Shippers are concerned that the freight railroads’ justification over alleged price fixing that occurred in the early 2000s could open the door towards loosening antitrust laws.
The concerns are related to lawsuits from dozens of shippers aimed at four U.S. Class I railroads, CSX (NASDAQ: CSX), Norfolk Southern (NYSE: NSC), Union Pacific (NYSE: UNP) and BNSF (NYSE: BRK). The lawsuits allege that between 2003 and 2008, these four railroads applied fuel surcharges on rail rates that weren’t related to fuel. The shippers argue that the purpose of the fuel surcharges and the fuel cost recovery program was to garner additional revenue.
There are two proceedings in the federal appeals court before two judges. They involve multiple companies. One proceeding before Judge Paul L. Friedman is multi-district litigation that was originally brought before the courts as a class action lawsuit but now consists of seven lawsuits occurring on a non-class basis after a federal court determined last year that the proceeding couldn’t act as a class action suit. The other proceeding consists of approximately 85 lawsuits filed after class action was denied. Those lawsuits have been consolidated and are under Chief Judge Beryl A. Howell. Companies in this proceeding range from steelmakers such as AK Steel and power companies such as Georgia Power, to food products producers such as Smucker and automakers such as Toyota. Both Friedman and Howell serve the U.S. District Court for the District of Columbia.
In filings in April and May, the shippers allege that the four railroads are presenting arguments to the courts that seek immunity from antitrust liability. The shippers categorize the railroads’ latest actions as using a narrow statute to protect their conduct from antitrust scrutiny, which they believe is an action that puts the railroads above antitrust laws, according to a source familiar with the matter.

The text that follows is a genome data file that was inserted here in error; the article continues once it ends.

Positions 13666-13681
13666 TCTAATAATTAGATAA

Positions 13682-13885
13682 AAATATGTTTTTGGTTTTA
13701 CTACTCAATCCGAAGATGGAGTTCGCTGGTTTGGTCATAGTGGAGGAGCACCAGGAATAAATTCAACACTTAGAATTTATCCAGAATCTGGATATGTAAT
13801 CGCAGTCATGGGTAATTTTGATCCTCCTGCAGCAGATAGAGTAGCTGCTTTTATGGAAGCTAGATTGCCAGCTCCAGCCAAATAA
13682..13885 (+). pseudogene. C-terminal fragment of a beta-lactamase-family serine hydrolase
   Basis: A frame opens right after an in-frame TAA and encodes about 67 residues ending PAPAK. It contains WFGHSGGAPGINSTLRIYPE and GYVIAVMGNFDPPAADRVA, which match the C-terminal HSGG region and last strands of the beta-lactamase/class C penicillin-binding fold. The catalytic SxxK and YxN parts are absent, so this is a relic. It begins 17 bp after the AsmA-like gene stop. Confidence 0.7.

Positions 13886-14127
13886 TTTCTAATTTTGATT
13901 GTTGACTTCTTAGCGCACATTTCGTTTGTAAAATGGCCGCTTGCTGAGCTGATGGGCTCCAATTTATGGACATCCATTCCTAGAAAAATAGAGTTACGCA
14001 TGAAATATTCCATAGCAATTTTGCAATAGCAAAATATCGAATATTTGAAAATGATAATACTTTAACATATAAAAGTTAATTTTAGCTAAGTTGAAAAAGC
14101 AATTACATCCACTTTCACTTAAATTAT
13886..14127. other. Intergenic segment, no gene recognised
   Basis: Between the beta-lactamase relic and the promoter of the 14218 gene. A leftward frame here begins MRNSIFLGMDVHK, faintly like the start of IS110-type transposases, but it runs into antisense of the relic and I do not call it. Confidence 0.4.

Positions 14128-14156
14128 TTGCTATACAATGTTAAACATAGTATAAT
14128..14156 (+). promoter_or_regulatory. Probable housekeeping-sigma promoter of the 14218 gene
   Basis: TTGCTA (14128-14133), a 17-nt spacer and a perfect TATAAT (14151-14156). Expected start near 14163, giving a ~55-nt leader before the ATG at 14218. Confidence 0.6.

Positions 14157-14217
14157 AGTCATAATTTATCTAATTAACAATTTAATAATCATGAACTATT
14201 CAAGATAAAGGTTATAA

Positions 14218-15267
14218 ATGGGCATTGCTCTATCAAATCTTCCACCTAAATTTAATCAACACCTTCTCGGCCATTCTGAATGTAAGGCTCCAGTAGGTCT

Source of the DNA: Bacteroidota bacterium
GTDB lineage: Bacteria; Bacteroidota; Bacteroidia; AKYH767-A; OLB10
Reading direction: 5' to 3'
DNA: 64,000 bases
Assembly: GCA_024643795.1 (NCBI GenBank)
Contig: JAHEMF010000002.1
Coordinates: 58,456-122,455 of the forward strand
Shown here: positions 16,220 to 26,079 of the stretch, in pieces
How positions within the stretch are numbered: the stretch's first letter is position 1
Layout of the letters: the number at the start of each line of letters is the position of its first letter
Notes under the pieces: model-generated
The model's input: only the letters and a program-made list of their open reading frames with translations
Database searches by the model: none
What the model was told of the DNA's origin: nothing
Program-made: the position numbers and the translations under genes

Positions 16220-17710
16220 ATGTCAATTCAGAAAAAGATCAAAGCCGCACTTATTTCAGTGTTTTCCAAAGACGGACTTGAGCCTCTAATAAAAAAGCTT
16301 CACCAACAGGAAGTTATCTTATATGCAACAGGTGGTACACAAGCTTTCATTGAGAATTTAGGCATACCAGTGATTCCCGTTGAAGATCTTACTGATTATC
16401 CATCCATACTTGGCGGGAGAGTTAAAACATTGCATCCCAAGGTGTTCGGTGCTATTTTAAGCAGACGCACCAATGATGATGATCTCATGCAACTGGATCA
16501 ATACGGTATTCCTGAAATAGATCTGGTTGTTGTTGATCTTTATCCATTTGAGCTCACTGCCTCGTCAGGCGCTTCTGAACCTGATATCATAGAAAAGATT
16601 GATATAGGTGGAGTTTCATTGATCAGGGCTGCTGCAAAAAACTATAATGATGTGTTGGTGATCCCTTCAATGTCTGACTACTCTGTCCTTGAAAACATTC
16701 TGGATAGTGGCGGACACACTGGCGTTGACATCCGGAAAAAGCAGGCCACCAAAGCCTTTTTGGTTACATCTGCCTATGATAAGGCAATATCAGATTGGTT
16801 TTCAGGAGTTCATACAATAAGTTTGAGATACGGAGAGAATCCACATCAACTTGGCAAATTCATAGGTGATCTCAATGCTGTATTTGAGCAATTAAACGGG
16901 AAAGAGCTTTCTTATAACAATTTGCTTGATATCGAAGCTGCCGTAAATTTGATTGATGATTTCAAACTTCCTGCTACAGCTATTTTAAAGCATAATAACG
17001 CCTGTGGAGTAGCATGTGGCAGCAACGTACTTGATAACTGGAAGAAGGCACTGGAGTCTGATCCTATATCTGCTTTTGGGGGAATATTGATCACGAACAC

Specifically, the shippers are countering the railroads’ argument that the railroads’ communications in the early 2000s were part of conversations on interline rates.
Statutory subsections of the Staggers Act, which deregulated the rail industry in 1980, “were enacted to provide only narrow protections for specific actions and agreements between interline partners as to a shared movement or rate, which is a far cry from what the evidence shows here,” said a May 7 filing from shippers to Judge Friedman.
The shippers say that the railroads’ latest argument has great implications not just for the proceedings but also for the logistics and supply chain generally because it would give the railroads permission to talk to each other about rail rates, thus circumventing the competition that the railroads are supposed to have with each other, according to the source. It could also provide precedent for other logistics and transportation companies to communicate with each other about rates.
Should the railroads prevail, it could result in higher prices because the railroads can agree to not undercut each other on price, the source said. It could also result in a deterioration of service since companies wouldn’t feel compelled to compete with each other on price.
The courts have asked the Federal Trade Commission, the Surface Transportation Board and the U.S. Department of Justice to weigh in on the proceedings in July.
The courts have scheduled a joint hearing on these proceedings for August 26.